At Georgian College, like many other institutions, there are two tiers of nursing education. There is the 2½-year practical nursing diploma program that leads to a registered practical nurse, or RPN, and the four-year bachelor of science in nursing, which leads to a registered nurse, or RN. Those two worlds collide on campus and on the job, where practical nursing professors Kim Jagos and Jaqueline Limoges wondered if there was anything they could do about the simmering tension between the two. Pay-scale differences are part of the problem—RNs are paid more than RPNs—and when tasks overlap on the job, resentment can build. And that friction can affect patient care.
“Higher education has been used to convey higher standards of knowledge and legitimacy,” Limoges explained at the annual meeting of Colleges and Institutes Canada earlier this year, where the team received a research award for teaching, learning and student success. “We knew the students were having some tensions.” If the degree program was seen as more legitimate, then the RPNs might feel undervalued and disenfranchised. In a recent interview, Jagos said some students come into nursing programs with preconceived notions about RNs and RPNs. “We need to train them a little bit more about how they are socialized as two different professions and how they will work together.”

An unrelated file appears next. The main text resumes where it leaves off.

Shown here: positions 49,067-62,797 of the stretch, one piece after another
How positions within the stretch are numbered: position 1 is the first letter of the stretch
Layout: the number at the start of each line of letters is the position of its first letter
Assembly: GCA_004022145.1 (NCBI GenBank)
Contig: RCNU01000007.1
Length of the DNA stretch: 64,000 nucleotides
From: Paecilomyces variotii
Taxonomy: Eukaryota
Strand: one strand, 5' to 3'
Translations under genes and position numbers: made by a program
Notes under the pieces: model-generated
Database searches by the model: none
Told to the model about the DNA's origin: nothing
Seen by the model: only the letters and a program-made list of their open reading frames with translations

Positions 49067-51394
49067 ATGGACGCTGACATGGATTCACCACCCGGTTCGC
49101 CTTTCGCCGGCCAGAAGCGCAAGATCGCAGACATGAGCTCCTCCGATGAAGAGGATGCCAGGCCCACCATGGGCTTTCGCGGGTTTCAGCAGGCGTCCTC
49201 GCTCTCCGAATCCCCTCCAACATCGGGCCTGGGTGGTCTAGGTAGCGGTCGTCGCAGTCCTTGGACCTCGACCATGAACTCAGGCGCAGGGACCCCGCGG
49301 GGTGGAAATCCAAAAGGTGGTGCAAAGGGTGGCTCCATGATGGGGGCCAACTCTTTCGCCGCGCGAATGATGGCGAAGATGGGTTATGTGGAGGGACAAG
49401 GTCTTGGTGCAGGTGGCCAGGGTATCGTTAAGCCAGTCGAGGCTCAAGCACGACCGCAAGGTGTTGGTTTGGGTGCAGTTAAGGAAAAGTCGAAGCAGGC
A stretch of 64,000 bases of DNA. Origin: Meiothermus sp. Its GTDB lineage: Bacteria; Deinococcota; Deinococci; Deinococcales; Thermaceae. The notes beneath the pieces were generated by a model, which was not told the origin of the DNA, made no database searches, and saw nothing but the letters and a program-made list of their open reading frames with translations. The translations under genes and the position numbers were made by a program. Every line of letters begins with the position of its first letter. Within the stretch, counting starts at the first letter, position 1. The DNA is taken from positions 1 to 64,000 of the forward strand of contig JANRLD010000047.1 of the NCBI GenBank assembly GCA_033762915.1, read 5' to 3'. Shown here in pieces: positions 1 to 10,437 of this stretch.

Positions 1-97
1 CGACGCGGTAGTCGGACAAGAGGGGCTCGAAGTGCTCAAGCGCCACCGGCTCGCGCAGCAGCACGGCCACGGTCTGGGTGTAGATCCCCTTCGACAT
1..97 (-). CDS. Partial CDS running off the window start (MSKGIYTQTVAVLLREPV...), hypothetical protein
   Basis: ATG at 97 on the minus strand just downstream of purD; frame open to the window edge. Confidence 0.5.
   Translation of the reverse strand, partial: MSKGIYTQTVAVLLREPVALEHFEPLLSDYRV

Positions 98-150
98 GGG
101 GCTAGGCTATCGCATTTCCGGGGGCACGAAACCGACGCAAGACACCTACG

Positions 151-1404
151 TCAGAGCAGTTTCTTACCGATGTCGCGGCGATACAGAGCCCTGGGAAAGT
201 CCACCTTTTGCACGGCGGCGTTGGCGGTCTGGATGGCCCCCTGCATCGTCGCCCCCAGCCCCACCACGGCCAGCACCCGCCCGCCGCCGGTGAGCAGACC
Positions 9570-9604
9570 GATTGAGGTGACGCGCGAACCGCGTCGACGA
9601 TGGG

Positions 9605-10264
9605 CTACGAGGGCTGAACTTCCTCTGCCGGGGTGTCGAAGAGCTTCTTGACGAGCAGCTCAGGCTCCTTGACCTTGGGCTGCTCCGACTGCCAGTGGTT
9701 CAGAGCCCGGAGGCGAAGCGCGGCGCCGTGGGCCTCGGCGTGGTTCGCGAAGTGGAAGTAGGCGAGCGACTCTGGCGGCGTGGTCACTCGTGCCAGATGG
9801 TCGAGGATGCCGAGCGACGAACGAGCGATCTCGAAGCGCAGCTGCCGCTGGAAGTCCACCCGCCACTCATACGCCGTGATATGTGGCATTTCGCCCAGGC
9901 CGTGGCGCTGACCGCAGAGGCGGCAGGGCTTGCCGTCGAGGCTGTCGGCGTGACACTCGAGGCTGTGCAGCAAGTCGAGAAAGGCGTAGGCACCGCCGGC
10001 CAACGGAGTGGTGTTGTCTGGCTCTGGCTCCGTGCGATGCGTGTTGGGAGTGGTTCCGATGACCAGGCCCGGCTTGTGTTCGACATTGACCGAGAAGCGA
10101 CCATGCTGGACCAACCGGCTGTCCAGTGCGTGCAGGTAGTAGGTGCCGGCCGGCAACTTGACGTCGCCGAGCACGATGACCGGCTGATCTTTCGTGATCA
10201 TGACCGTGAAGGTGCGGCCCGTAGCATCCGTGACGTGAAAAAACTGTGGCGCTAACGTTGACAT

So the professors gathered interviews and reflective writing from 270 participants at two joint RN and RPN educational events. The students were nervous to come together, but there was a “very different flavour” among those who had participated.
The researchers continue to present their work at conferences, and it is evolving to encompass faculty at the school. Jagos hopes it will be used to improve the nursing curriculum. “How can we move forward to train our upcoming nurses differently so that maybe those problems don’t exist at the same level?” she said. The distrust needs to be addressed, “because you know it comes down to patient safety at the bedside.”